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Calshot spit

The newest stretch of the England Coast Path – from Calshot to Portsmouth – officially opened on 3 August 2022.

The 52 mile walking route will form part of the 2,700 mile England Coast Path, which will become the longest walking route in the world.

Ranger Natalie worked alongside Natural England to put signs along the path to help walkers to be bird aware.

Each sign tells people a little about the wildlife they might see at each spot and – very importantly – what to do to protect wildlife. The signs encourage walkers to help birds thrive by looking out for birds and keeping dogs alongside.

England Coast Path signs

If you want to challenge yourself and walk end to end, here’s Natural England’s guide to what you might see:

This section of the England Coast Path starts at Calshot Spit where birds like oystercatchers and ringed plover can be seen, and then heads northwest towards Hythe, with views of the decommissioned Fawley Power Station and the Fawley Oil Refinery. Once at Hythe waterfront, a short hop on the Hythe Ferry takes walkers across to Southampton Town Quay, the busy international port with many historic sites.

Once across the River Itchen, the route carries on through Woolston and Netley, where walkers can catch a glimpse the 16th century castle and ruins of the 13th century Abbey and then then pass the Royal Victoria Country Park, which was once the home of the biggest military hospital in the Victorian Empire.

The path continues on to Hamble-le-Rice and through Hamble Common, where there are more sites of historical and archaeological interest. There are remains of the 16th century St Andrews Castle, a 19th century gun battery and a second world war anti-aircraft gun emplacement.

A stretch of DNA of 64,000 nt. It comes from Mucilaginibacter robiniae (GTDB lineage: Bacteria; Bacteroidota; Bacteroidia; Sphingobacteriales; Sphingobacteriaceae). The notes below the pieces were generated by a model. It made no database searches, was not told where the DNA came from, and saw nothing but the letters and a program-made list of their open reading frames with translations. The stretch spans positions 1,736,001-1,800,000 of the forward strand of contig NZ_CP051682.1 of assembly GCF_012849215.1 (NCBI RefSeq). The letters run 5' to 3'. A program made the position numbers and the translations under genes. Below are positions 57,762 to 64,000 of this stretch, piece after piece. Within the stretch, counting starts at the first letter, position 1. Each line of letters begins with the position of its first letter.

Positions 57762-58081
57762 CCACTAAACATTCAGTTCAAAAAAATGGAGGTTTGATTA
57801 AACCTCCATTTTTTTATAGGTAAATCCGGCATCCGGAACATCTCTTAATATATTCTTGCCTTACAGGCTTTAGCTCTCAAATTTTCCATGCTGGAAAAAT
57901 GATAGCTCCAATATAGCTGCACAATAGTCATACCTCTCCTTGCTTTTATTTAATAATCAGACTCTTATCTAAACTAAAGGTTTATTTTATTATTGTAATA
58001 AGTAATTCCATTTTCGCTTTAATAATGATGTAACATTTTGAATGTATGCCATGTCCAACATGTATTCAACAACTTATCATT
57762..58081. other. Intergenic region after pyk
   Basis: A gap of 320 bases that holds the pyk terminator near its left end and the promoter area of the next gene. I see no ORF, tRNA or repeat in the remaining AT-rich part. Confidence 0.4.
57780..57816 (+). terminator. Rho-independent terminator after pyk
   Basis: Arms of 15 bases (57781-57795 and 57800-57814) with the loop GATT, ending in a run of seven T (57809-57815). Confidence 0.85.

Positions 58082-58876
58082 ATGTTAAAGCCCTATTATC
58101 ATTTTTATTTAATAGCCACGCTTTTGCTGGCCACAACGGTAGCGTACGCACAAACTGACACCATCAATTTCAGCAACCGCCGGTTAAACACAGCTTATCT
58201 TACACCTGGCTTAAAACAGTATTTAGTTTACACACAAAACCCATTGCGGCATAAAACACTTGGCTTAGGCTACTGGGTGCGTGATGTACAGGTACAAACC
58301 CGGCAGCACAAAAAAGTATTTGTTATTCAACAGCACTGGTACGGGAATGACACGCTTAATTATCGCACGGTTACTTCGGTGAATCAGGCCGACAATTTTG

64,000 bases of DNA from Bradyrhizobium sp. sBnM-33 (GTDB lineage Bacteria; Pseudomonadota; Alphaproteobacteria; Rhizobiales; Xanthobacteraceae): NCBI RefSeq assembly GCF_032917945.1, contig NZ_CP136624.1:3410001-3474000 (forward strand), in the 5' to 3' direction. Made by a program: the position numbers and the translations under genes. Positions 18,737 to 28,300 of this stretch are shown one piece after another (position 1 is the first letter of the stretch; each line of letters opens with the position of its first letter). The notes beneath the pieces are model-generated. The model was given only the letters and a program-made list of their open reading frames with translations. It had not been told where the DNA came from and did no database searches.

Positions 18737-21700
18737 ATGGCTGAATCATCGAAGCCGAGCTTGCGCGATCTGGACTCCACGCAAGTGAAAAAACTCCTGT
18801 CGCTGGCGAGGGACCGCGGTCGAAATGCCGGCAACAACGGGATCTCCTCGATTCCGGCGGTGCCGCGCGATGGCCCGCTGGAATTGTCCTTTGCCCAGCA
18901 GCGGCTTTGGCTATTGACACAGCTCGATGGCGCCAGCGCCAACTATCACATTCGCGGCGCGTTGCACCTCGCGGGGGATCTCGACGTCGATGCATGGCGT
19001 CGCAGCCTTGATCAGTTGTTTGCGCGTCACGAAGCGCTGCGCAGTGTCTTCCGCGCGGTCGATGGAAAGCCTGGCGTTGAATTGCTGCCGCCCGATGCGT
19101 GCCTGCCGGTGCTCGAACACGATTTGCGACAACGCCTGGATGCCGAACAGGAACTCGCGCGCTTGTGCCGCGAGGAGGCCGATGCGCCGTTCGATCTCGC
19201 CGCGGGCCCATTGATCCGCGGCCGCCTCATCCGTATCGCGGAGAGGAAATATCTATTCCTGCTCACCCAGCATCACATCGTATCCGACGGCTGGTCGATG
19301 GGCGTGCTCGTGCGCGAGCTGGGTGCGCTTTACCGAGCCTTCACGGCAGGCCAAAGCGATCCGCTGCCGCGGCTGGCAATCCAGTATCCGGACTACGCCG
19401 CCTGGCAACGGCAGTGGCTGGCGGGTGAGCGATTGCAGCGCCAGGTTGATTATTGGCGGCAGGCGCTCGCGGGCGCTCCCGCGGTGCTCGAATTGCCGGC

A short ride on the Hamble-Warsash Ferry (also known as the ‘Pink Ferry’) takes walkers across the River Hamble. Then along the shore through the Hook-with-Warsash Local Nature Reserve. Many species of wading birds and wildfowl can be spotted here, including ringed plover, oystercatcher and wigeon. In the shingle there are plant species such as sea kale, sea beet and yellow horned poppy.

The path continues along the clifftop coast path to Meon Shore and Titchfield Haven National Nature Reserve, then down to the shoreline at Lee-on-the-Solent. From here, the walk passes through Stokes Bay, and inland around Browndown Military Training Area before heading to Gilkicker Point.

This area includes the Browndown Site of Scientific Special Interest (SSSI) and the Gilkicker Lagoon SSSI. Although the lagoons saltiness creates a harsh environment where species have to adapt to survive, 5 species of mollusc of national rarity live in the lagoons.

Gilkicker sign

The route then heads inland around Fort Monckton and back to the coast around Clayhall before reaching the Gosport Ferry, passing the perimeter of the historic Royal Clarence Yard and Royal Naval Hospital, then carrying on over Millennium Bridge, past Gosport Waterfront then on to Fareham, passing the marina and creek.

The path continues around the headland with views of Pewit Island Nature Reserve, where the whole of Portsmouth Harbour and its iconic Spinnaker Tower can be seen. These impressive sights continue up to Portchester Castle.

The route passes through Port Solent Marina and eventually follows the seawall using the Pilgrims’ trail with views of Whale Island. It then continues past the Continental Ferry Port and beside HMS Nelson.

Approaching Portsmouth, the walk passes by the Historic Dockyard, home to HMS Victory, HMS Warrior and the Mary Rose Museum. Then through Gunwharf Quays, the waterside shopping and dining location. The route passes the impressive Round Tower site at the mouth of the Harbour. Originally ordered to be built in wood by Henry V in 1418, the tower was rebuilt in stone by Henry VIII.

Finally the route concludes at the Historic Old Portsmouth home to a small fishing fleet and fish market at Camber docks.